DataArt’s DeviceHive platform arrives on Azure Marketplace

Canonical

Canonical

on 24 April 2015

The industrial Internet of Things (IoT) enables businesses to predict when industrial equipment is going to fail, so that action can be taken beforehand. A leader in this space, DataArt, developed one of the first IoT and big data open sourced platforms, DeviceHive, and published on the Microsoft Azure Marketplace.

DataArt has collaborated with Canonical, the company behind Ubuntu, as well as Microsoft.

“DataArt is an amazing company that glues together different cutting-edge open source technologies into cloud, big data and IoT solutions that can revolutionise industries,” said Maarten Ectors, VP of IoT, next-gen networking and proximity cloud at Canonical.

“With the devices becoming smarter, smaller, and cost points dropping with increasing scale and demand, we are seeing exciting innovation in the IoT market. Smart industrial systems need secure information flow from and to millions of devices and systems to gain and act on data driven insights. DataArt, with their development of the DeviceHive platform, combines specialized technology and vertical expertise that can now be easily consumed via the Microsoft Azure Marketplace,” said Anko Duizer, Director Technical Evangelism & Development at Microsoft EMEA.

DeviceHive integrates with Snappy Ubuntu Core and Juju Charms. Now that it’s available on the Azure Marketplace, anybody can run the DeviceHive charms on Azure in minutes to connect smart devices to a big data back-end almost instantly.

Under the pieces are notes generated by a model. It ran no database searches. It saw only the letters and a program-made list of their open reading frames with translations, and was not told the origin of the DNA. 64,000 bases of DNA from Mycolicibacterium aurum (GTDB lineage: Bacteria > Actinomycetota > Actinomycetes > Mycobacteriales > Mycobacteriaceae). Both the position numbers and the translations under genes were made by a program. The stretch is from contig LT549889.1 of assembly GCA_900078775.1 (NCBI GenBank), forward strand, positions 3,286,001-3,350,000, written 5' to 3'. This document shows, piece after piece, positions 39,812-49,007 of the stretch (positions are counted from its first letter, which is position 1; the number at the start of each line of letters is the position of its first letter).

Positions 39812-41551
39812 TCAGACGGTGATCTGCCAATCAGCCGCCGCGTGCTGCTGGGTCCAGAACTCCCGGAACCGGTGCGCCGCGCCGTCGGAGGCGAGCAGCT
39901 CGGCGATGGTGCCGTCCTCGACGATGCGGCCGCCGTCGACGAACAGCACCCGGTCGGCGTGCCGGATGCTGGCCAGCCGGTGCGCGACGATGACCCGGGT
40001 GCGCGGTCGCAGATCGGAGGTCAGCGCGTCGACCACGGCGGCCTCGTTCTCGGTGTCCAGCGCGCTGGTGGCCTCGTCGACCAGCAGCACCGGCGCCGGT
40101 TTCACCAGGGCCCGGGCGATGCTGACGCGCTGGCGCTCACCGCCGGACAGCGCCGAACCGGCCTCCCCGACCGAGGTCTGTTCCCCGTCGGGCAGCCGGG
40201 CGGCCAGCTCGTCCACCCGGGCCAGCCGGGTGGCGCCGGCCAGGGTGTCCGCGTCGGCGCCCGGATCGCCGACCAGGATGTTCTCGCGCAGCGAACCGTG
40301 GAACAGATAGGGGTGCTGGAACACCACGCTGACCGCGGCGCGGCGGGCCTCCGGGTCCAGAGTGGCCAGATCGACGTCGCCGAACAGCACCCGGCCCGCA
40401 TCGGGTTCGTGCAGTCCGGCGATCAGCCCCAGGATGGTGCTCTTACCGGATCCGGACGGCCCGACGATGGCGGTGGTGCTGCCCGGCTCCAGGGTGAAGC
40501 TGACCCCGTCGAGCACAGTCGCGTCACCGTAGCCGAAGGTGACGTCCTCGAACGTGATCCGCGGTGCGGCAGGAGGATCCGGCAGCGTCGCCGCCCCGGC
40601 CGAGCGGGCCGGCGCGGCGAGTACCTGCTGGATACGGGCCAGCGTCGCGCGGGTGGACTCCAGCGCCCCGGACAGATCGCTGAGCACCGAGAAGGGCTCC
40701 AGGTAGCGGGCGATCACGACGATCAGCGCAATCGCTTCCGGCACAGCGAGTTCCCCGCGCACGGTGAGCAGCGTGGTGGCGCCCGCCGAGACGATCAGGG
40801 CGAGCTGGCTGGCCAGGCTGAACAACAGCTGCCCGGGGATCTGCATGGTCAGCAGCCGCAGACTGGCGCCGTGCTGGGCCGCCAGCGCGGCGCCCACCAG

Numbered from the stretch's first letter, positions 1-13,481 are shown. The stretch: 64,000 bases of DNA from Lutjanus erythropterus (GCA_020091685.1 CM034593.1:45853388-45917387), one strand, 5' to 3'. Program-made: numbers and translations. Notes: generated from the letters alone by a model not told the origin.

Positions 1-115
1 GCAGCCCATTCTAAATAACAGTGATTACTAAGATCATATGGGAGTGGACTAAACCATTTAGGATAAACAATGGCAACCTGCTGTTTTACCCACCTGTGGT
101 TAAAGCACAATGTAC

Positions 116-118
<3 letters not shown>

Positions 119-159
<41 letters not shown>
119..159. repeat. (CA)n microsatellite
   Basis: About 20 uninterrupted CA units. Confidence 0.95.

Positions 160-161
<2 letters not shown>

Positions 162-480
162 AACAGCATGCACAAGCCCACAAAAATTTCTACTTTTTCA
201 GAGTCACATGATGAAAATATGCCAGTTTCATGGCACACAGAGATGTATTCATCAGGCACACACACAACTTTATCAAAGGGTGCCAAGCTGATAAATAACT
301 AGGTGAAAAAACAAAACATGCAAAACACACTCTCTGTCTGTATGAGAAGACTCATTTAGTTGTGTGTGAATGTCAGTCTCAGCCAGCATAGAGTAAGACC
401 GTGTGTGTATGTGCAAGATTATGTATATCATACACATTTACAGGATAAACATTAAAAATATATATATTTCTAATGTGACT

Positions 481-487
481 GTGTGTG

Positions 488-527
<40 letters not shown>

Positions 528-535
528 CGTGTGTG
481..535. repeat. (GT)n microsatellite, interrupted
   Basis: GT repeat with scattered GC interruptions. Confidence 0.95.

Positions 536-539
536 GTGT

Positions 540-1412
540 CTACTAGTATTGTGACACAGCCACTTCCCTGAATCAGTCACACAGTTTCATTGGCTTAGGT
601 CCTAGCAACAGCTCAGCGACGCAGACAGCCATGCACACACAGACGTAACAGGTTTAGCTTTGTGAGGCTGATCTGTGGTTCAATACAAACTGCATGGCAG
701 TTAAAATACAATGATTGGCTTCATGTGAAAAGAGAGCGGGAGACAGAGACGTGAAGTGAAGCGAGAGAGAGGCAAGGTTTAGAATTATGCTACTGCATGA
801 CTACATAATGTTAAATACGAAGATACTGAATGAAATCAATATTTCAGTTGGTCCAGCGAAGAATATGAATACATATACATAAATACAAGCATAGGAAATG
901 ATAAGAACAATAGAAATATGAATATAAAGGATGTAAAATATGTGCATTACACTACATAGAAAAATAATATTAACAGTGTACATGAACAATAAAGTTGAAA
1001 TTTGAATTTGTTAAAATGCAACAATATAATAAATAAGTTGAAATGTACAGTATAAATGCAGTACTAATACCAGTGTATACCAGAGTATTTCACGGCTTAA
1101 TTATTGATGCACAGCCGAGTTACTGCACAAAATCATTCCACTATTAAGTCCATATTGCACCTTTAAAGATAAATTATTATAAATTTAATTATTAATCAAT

In the industrial world, equipment outage is to be avoided at all costs. But how do you know if equipment is about to break? Lots of industrial equipment: pumps, actuators, fans, HVAC systems will start showing early signs of trouble by vibrating more. Accelerometer-based sensors can capture the vibration profile of the equipment with an on-premises gateway and send the data to be analyzed in Azure. When the vibration profile doesn’t align with the profile of operating equipment, a maintenance alert will be triggered.

DataArt has a simple demo to show how this is possible without conducting an expensive discovery and prototyping study. In the demo, a scaled down version of a motor-powered industrial equipment is the piece of equipment that needs to be monitored. During the demo, normal usage vibrations are following a well determined pattern. To simulate an impeding outage and increase the vibration, a piece of duct tape is placed on one of the blades so that viewers can clearly observe the increased vibration. These variations can be studied on normally functioning equipment and parametrized.

Big data and machine learning solutions can easily detect these anomalies and generate alarms. Azure’s Machine Learning capabilities, as well as integration with Microsoft Dynamics, would allow for an end-to-end predictive maintenance solution.

Learn more about DataArt’s IoT and BigData consulting practice.

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